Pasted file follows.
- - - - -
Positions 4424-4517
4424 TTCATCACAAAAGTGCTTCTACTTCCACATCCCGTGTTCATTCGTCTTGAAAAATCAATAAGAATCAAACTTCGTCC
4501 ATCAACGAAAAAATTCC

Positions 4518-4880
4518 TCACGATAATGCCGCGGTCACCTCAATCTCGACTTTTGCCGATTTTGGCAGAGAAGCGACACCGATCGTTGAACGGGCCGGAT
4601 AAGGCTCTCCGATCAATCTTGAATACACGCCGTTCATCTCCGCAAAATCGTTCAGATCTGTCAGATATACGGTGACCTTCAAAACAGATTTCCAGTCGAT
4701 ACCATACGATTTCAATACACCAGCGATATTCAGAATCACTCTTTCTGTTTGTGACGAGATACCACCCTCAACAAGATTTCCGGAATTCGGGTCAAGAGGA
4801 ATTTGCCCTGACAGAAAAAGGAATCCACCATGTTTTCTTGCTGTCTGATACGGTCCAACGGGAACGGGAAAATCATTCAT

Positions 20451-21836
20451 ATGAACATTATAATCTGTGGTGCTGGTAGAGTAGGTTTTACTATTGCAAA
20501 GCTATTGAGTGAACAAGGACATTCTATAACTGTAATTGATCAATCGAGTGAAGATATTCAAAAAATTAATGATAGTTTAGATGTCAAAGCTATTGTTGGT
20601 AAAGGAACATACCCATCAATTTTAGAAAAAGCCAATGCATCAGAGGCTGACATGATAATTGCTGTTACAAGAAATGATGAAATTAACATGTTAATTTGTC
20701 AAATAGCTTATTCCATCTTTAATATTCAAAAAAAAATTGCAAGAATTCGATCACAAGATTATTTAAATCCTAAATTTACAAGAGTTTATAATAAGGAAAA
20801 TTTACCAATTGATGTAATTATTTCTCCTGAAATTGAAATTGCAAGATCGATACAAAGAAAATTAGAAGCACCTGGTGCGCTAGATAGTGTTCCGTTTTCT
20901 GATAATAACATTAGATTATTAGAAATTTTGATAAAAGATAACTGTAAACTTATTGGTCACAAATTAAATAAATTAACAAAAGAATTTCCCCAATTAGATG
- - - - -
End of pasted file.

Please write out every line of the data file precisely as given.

Positions 4424-4517
4424 TTCATCACAAAAGTGCTTCTACTTCCACATCCCGTGTTCATTCGTCTTGAAAAATCAATAAGAATCAAACTTCGTCC
4501 ATCAACGAAAAAATTCC

Positions 4518-4880
4518 TCACGATAATGCCGCGGTCACCTCAATCTCGACTTTTGCCGATTTTGGCAGAGAAGCGACACCGATCGTTGAACGGGCCGGAT
4601 AAGGCTCTCCGATCAATCTTGAATACACGCCGTTCATCTCCGCAAAATCGTTCAGATCTGTCAGATATACGGTGACCTTCAAAACAGATTTCCAGTCGAT
4701 ACCATACGATTTCAATACACCAGCGATATTCAGAATCACTCTTTCTGTTTGTGACGAGATACCACCCTCAACAAGATTTCCGGAATTCGGGTCAAGAGGA
4801 ATTTGCCCTGACAGAAAAAGGAATCCACCATGTTTTCTTGCTGTCTGATACGGTCCAACGGGAACGGGAAAATCATTCAT

Positions 20451-21836
20451 ATGAACATTATAATCTGTGGTGCTGGTAGAGTAGGTTTTACTATTGCAAA
20501 GCTATTGAGTGAACAAGGACATTCTATAACTGTAATTGATCAATCGAGTGAAGATATTCAAAAAATTAATGATAGTTTAGATGTCAAAGCTATTGTTGGT
20601 AAAGGAACATACCCATCAATTTTAGAAAAAGCCAATGCATCAGAGGCTGACATGATAATTGCTGTTACAAGAAATGATGAAATTAACATGTTAATTTGTC
20701 AAATAGCTTATTCCATCTTTAATATTCAAAAAAAAATTGCAAGAATTCGATCACAAGATTATTTAAATCCTAAATTTACAAGAGTTTATAATAAGGAAAA
20801 TTTACCAATTGATGTAATTATTTCTCCTGAAATTGAAATTGCAAGATCGATACAAAGAAAATTAGAAGCACCTGGTGCGCTAGATAGTGTTCCGTTTTCT
20901 GATAATAACATTAGATTATTAGAAATTTTGATAAAAGATAACTGTAAACTTATTGGTCACAAATTAAATAAATTAACAAAAGAATTTCCCCAATTAGATG